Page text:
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Novel Test to Ensure Essential Treatment for Newborns with Serious Genetic Disease

By LabMedica International staff writers
Posted on 16 Mar 2023
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Image: A new test could greatly improve quality of life for infants with homocystinuria (Photo courtesy of Pexels)
Image: A new test could greatly improve quality of life for infants with homocystinuria (Photo courtesy of Pexels)

Homocystinuria (HCU) is a congenital disease that if left untreated could lead to severe complications. HCU affects an infant's ability to metabolize the amino acid methionine, which is an essential protein component found in breast milk. This leads to an abnormal increase in levels of methionine and another amino acid known as homocysteine, which, in turn, could cause complications ranging from skeletal and eye problems to intellectual disabilities and vascular abnormalities. Early detection and treatment of HCU can prevent these complications. However, current tests only gauge methionine levels, which remain low during newborn screening. Thus, around 50% of HCU cases remain unidentified, leaving them at high risk of going untreated.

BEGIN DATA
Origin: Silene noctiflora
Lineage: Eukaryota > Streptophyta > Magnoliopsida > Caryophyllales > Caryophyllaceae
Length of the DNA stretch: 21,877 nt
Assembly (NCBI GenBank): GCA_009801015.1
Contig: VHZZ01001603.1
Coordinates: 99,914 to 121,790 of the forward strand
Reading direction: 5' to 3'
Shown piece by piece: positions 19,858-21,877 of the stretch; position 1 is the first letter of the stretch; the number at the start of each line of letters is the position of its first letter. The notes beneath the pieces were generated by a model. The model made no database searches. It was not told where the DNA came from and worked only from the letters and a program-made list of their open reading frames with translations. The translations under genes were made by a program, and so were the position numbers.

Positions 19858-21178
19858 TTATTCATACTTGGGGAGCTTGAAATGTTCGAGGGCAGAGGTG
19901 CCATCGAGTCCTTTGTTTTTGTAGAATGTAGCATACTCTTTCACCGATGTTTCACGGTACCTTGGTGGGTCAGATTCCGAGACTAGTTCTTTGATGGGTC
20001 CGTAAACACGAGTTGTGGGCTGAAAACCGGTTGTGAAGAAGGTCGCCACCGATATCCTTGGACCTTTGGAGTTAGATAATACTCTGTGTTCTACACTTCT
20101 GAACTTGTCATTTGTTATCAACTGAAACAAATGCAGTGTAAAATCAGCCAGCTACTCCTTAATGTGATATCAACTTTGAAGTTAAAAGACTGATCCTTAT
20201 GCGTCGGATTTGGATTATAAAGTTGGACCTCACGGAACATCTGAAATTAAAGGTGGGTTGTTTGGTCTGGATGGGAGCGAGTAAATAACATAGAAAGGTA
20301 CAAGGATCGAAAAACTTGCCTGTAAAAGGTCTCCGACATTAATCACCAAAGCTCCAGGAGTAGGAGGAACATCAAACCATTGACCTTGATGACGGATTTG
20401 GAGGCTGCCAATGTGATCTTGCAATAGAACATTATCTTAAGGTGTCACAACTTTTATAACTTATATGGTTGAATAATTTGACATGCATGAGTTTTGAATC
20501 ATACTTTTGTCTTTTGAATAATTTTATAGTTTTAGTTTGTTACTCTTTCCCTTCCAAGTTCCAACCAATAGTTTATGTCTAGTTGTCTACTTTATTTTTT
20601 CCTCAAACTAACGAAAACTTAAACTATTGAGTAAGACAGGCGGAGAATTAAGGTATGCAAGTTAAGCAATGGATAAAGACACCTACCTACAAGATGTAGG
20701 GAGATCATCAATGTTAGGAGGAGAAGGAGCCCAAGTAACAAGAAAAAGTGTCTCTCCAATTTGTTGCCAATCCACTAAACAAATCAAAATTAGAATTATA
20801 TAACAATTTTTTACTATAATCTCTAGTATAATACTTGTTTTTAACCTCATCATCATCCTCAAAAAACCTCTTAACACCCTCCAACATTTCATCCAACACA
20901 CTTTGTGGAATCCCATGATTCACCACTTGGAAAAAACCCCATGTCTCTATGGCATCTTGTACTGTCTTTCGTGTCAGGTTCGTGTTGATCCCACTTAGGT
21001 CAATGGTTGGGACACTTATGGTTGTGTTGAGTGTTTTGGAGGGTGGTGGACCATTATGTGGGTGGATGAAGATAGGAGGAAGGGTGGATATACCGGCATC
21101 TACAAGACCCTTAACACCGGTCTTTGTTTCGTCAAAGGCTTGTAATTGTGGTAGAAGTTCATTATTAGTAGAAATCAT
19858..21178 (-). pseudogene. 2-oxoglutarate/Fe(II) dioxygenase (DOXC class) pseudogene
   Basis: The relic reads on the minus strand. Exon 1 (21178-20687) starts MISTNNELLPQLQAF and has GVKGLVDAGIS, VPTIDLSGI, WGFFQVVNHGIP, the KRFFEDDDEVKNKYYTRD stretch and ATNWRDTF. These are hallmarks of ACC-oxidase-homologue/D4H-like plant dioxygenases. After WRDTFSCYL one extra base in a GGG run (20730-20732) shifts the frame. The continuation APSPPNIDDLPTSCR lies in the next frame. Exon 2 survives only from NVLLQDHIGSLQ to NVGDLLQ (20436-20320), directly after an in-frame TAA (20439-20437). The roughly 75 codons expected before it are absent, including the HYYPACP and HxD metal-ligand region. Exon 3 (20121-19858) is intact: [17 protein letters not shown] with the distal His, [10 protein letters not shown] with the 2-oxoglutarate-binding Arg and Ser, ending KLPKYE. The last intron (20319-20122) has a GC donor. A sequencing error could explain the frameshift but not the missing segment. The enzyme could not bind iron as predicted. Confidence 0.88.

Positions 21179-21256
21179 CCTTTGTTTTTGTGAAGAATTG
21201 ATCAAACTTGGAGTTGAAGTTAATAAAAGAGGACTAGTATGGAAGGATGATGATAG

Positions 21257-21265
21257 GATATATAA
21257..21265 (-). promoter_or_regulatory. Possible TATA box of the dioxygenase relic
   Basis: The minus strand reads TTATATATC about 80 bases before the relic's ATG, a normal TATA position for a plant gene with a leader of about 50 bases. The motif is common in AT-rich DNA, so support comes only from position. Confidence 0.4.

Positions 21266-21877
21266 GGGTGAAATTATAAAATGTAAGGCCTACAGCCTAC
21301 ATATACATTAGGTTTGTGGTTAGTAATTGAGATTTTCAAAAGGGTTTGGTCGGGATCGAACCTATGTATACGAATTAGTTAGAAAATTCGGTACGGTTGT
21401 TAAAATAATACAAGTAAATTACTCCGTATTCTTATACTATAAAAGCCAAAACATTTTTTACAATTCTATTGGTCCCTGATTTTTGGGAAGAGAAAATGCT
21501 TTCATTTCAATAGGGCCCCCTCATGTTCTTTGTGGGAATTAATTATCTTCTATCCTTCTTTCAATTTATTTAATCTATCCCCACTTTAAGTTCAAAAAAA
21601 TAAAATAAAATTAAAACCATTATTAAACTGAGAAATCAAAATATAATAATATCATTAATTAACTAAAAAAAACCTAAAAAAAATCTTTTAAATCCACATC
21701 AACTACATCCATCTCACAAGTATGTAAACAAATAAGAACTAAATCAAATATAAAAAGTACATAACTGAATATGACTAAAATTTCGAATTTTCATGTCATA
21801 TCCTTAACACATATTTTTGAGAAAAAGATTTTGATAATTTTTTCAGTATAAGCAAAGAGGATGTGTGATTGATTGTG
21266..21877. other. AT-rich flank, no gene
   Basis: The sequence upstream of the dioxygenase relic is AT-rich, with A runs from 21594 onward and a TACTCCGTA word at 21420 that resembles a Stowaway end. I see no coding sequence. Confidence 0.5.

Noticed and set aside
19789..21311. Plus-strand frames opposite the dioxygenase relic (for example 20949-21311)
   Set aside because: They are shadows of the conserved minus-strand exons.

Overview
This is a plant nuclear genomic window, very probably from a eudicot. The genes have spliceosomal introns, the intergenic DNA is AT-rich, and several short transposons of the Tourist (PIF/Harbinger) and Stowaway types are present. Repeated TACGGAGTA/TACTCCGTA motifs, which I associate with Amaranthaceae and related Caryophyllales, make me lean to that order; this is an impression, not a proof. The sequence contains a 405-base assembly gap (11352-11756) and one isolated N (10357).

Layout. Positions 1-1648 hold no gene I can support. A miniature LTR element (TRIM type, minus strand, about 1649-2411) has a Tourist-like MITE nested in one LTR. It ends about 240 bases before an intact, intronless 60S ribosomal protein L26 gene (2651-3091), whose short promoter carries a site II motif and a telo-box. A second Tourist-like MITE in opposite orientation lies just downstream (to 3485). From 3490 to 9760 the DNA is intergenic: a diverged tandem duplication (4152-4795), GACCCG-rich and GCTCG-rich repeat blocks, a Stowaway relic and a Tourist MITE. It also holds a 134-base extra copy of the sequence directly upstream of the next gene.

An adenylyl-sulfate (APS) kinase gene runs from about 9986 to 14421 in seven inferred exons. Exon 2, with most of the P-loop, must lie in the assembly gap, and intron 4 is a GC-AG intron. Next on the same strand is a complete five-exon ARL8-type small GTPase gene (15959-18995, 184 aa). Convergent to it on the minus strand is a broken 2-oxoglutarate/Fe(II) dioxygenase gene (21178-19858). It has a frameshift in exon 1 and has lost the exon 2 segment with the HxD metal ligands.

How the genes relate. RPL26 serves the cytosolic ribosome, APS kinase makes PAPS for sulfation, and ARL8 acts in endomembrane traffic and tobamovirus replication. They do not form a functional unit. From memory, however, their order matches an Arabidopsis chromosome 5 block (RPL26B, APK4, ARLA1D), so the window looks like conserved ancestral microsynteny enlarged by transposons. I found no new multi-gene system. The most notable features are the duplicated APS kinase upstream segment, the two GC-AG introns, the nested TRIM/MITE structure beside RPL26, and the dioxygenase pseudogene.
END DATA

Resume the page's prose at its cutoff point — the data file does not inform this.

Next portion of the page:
Scientists at the Centers for Disease Control and Prevention (CDC, Atlanta, GA, USA) have developed a new test that could markedly enhance the quality of life for infants with HCU and also demonstrated its efficacy. In newborns with HCU, homocysteine levels exhibit an early, significant rise - generally before methionine levels - which makes it an ideal marker for detecting the disease during the first few days of life when screening is performed. This makes homocysteine a better early marker of HCU in infants.

The research team evaluated the performance of the test by using it to screen residual newborn screening specimens procured from infants who had already received HCU diagnoses. The specimens included 100 samples from healthy infants, 50 samples from HCU-negative infants receiving total parenteral nutrition (TPN) in the NICU, and two samples from HCU-positive infants. Impressively, the test effectively distinguished between healthy and HCU-positive samples. Additionally, the specimens procured from infants receiving TPN treatment were accurately classified as HCU-negative, which is crucial because traditional methionine tests for HCU tend to produce a high number of false positives in babies receiving TPN.

“Here we present the only flow injection analysis–tandem mass spectrometry first-tier newborn screening method that directly quantifies total homocysteine from dried blood spots,” said Konstantinos Petritis, Ph.D., at the CDC who led the group of researchers. “The ability to screen total homocysteine during first-tier newborn screening is a significant step toward reducing HCU false-negative rates, which will enable early identification and intervention to reduce HCU-associated morbidity and mortality.”

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